Odeon has come in for criticism over its decision to charge up to £40 for tickets to see films in its refurbished, state of the art cinema in Leicester Square.
For decades, cinema has remained at the heart of many outings enjoyed by the British public, but long gone are the days when seeing the latest film was classed as a cheap form of entertainment.
Over the course of the past eleven months, Odeon, Leicester Square, has undergone a multi-million pound refurbishment in partnership with Dolby.
Set to bring forth the very best in cutting-edge audio-visual technology, the price of visiting the new cinema is, however, going to damage you bank balance.
Tickets at the new cinema are set to cost up to a whopping £40, a huge step up from the average price of a standard cinema-going ticket, which stands between £7 and £8.
The Odeon has responded to criticism over its high prices ahead of opening later this month with Mary Poppins Returns starring Emily Blunt.
“With tickets starting at just £10 for every show… it offers fantastic value compared to tickets for other popular destinations like the theatre, concerts or live sports,” the Odeon remarked to the BBC via a statement.
“Price choices vary and flex depending on a number of factors including seat type and location in the auditorium, what we’re showing, time of day, and the number of people booking at one time.
“The first week of the biggest film of the year during the festive season is obviously peak, and guests can expect prices will flex throughout the year.”
While it is understandable that at peak times of year, such as the festive season, prices are likely to be higher, and certain seating positions will automatically come at a higher rate – the new prices are certainly raising some eyebrows.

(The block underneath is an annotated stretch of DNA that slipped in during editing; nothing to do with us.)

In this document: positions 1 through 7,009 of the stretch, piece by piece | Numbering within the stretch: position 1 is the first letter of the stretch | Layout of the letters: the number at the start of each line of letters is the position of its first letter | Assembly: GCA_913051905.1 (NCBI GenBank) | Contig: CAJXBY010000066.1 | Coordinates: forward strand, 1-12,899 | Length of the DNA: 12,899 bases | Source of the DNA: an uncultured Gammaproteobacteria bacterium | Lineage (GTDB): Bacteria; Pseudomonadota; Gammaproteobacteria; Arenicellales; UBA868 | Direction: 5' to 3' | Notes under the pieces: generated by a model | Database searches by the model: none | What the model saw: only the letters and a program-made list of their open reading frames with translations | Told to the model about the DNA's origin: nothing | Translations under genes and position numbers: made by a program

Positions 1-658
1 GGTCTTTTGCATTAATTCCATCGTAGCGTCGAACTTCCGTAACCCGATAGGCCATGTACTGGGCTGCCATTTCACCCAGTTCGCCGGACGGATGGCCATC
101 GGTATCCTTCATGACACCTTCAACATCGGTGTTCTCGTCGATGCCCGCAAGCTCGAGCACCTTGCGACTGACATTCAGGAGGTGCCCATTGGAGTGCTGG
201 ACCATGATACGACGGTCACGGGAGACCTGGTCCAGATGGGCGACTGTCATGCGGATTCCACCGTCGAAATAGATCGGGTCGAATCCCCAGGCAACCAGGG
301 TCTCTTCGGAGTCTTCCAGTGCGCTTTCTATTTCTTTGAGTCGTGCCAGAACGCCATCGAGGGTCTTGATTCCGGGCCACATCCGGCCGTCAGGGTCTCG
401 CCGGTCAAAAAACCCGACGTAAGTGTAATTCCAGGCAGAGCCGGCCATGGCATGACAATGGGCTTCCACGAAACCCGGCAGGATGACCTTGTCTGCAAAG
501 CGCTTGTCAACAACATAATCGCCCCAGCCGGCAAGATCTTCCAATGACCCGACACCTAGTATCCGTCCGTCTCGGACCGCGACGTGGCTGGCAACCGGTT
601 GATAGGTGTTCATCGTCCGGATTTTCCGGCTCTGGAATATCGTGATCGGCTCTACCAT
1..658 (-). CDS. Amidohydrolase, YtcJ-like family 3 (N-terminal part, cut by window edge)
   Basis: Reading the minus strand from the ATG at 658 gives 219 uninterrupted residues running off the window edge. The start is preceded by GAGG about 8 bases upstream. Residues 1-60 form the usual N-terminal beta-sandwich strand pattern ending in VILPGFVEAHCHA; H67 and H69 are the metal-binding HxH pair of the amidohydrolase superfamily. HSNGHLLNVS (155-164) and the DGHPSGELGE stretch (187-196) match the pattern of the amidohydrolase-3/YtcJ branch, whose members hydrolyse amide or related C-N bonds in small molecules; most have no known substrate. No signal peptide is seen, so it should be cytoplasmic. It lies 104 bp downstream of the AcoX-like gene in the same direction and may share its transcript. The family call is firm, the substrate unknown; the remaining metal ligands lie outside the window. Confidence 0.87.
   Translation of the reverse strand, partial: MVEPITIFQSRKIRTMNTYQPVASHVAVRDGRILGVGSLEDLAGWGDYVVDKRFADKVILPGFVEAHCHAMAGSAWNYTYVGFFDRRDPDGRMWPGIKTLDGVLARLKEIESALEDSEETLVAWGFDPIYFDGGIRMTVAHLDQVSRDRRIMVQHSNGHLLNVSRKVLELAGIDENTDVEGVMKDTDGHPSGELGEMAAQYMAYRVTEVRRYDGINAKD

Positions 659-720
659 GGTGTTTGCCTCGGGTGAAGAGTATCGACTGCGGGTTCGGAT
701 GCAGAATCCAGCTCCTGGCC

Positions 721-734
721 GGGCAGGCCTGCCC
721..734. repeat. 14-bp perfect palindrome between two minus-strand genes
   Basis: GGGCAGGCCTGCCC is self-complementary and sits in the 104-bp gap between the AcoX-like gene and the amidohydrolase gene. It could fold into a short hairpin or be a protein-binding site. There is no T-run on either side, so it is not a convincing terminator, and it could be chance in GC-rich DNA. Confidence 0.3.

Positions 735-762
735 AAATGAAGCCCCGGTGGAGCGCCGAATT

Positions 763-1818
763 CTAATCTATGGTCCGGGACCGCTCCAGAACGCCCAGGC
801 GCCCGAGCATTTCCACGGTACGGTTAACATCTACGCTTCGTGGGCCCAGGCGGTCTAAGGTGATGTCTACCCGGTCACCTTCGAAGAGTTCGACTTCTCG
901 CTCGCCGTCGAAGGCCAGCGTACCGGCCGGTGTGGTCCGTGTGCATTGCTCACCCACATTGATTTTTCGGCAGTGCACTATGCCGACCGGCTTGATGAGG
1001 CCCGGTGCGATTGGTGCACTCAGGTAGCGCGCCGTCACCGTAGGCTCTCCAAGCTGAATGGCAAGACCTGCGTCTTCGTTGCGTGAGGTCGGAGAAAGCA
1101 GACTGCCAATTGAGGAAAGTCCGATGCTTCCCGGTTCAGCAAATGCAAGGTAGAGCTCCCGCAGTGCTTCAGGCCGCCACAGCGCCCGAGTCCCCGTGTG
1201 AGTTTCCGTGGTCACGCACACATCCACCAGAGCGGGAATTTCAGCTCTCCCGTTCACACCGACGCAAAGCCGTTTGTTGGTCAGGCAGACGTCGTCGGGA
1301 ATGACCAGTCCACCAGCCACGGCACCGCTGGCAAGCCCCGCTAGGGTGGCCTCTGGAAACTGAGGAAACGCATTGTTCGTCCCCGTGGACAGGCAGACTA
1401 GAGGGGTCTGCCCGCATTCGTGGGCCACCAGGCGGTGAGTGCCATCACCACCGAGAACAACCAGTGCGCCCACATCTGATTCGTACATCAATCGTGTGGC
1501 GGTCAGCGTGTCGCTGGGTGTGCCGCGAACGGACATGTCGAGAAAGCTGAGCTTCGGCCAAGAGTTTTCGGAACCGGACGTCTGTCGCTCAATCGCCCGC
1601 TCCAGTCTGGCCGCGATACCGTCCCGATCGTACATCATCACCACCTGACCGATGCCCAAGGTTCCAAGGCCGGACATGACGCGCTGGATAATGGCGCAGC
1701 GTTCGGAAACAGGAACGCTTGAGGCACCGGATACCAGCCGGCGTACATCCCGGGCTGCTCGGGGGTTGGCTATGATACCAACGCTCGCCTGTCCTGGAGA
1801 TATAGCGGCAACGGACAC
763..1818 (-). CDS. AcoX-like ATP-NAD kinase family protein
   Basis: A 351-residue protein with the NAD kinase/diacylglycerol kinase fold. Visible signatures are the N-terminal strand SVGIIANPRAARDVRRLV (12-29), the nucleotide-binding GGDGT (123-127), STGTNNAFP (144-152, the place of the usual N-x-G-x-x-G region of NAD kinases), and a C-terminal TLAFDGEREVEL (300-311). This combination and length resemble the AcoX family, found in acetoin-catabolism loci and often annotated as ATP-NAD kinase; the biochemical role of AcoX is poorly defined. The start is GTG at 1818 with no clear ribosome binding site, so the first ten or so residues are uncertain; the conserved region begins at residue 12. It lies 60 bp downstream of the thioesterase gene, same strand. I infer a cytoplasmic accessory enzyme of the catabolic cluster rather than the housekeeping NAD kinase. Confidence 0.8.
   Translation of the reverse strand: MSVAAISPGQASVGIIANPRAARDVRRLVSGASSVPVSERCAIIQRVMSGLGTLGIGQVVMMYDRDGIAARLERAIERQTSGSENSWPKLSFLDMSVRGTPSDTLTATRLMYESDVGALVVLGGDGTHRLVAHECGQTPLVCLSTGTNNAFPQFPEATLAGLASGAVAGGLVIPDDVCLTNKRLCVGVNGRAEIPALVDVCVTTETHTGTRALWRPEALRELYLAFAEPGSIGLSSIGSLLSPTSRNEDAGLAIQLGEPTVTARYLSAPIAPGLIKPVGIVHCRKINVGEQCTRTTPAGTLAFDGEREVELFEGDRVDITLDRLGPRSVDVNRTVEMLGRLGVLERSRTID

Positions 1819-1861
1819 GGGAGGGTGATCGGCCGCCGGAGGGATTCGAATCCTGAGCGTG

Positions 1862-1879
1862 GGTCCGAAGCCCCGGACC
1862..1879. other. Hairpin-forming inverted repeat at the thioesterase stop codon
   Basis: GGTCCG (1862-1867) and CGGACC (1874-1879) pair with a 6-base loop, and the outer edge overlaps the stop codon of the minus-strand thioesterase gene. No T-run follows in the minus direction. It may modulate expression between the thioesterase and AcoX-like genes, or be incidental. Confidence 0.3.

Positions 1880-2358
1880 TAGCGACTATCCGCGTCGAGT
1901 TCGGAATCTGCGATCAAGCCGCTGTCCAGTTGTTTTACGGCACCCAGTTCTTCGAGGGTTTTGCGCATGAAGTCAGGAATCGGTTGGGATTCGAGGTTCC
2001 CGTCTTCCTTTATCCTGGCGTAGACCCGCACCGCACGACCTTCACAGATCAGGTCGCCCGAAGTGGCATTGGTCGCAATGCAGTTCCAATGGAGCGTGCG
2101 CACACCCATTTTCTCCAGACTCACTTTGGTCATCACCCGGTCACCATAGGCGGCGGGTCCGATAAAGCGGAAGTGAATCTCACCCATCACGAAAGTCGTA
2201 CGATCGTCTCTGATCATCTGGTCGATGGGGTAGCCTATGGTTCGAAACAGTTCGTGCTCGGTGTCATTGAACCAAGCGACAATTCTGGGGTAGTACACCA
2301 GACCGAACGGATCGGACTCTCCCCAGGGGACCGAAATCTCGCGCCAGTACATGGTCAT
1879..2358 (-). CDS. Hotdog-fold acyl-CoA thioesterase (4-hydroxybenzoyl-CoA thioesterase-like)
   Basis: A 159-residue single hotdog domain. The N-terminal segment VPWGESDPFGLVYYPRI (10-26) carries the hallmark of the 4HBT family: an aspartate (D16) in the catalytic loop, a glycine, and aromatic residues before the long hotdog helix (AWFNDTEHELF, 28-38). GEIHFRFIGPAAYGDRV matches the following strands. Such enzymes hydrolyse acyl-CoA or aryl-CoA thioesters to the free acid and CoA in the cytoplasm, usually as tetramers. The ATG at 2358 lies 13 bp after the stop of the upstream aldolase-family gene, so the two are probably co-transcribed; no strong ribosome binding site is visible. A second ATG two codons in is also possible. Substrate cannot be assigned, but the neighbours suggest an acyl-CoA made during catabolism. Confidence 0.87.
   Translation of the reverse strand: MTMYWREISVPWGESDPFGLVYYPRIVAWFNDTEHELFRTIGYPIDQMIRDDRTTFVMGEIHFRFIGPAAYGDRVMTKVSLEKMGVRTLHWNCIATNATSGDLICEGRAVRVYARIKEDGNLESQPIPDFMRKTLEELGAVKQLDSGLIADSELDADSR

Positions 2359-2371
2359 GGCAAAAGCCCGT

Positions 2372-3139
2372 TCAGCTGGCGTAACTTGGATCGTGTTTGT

Unsatisfied cinema lovers have taken to Twitter to express their opinions and it isn’t surprising that the public are unhappy. With already such animosity surrounding the fractured age of the cinema, raising ticket prices to such an extent, despite the season, seems a sad turn of events for the big screen.
Alongside the all-new 800 seat cinema, there are four smaller screening areas and a cocktail bar for alcoholic refreshments. However, that might not be enough to justify such as expensive visit.
Recent times have shown avid movie lovers visit more social cinemas, such as smaller, independent venues that offer sofa style seating for a more relaxed viewing.
Given that the Prince Charles Cinema, also in Leister Square, Central London, offers a unique experience for a fraction of the newly stated prices (around £15), many cinema goers are choosing to experience their favourite film on the big screen rather than the latest Hollywood hit.
Living in the day and age of easy at-home viewing, through mediums such as Netflix, the traditional cinema is already in an age of uncertainty.
The new prices to see the latest film in the best quality, might offer the height of cinematic experience, but is that enough to warrant spending such high amounts on the latest film, when alternative methods offer more personalised, and overall cheaper experiences?